Verb patterns: gerund or infinitive


If we use two verbs together in a sentence, for example to describe an opinion or intention about an action, the second verb takes either the gerund form or the infinitive form with "to".

A gerund is the "–ing" form of a verb.

Some verbs can only be followed with a gerund, some can only be followed with the infinitive with "to" and both forms can follow some verbs.


gerund only:
infinitive with "to" only:
gerund or infinitive with "to":


There are no clear rules about when to use the gerund or infinitive form after the main verb; the correct forms must be learnt.

Here are some examples (the simple present of the main verb is shown here, but the same forms of the second verb apply when using other tenses).


Choose the option with the greatest number of correct answers:
She loves ____ lots of books when she goes on holiday.


We want ____ to Brazil in December.


He didn't begin ____ on the project until this morning.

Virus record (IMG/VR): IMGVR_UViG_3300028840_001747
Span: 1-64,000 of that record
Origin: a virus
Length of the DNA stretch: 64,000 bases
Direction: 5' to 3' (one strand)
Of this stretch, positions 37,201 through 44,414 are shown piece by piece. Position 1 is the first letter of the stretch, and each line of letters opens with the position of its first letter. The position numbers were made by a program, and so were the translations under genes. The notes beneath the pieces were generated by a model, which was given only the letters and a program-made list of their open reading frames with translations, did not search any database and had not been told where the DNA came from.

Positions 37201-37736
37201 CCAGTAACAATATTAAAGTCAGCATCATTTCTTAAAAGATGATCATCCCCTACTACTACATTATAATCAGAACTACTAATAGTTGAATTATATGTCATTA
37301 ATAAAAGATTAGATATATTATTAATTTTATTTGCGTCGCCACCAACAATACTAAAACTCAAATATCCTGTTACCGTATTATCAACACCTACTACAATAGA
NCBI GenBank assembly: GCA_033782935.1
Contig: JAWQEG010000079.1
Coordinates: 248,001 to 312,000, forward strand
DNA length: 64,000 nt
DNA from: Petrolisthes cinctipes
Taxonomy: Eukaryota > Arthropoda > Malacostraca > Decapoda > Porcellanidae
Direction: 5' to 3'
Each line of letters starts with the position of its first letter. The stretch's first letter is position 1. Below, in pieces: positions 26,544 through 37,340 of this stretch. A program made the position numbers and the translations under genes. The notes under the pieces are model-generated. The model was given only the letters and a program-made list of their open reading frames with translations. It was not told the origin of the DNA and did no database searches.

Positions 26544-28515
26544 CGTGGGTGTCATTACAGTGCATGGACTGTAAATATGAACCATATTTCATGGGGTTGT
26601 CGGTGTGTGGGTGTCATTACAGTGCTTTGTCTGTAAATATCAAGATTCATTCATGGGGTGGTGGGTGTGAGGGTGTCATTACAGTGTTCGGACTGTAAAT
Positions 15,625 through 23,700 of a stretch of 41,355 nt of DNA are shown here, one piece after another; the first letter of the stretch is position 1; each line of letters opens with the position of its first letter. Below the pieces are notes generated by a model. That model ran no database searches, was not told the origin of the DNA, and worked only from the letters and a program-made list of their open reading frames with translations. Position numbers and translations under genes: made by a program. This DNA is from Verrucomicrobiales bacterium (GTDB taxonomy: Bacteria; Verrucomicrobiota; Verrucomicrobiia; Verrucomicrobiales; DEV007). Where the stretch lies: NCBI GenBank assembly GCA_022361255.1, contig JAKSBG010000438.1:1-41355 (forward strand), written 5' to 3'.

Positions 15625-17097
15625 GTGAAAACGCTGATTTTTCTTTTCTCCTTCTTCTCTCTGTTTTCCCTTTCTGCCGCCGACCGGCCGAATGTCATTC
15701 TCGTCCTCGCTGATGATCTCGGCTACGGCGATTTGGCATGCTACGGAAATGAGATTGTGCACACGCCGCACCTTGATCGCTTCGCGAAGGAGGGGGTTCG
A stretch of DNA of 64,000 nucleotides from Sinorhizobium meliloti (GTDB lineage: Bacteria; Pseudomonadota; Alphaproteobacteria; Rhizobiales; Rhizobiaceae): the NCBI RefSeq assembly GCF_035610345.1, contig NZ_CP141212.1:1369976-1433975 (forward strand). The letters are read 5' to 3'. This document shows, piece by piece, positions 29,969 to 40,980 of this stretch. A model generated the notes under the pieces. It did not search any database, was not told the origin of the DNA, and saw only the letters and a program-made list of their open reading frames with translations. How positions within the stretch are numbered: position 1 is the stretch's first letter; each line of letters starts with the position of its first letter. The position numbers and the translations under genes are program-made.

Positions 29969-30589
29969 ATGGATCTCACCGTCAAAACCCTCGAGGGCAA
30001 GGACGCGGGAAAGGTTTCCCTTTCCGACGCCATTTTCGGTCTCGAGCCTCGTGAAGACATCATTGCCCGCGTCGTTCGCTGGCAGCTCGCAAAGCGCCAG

Did they prefer ____ the food themselves?


Further practice

Complete the sentences by choosing the correct answer from a, b, c or d:
She ____ early in the morning.


He ____ the project before the deadline.


They ____ in the race next year.


I have promised ____ dinner tonight.


Did they ____ in a hotel near the beach?


He didn't ____ in the city.


Additional grammar points

Some verbs can be followed by the gerund or the infinitive, but they produce different meanings:

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Related links

The following exercises include use of this grammar structure:
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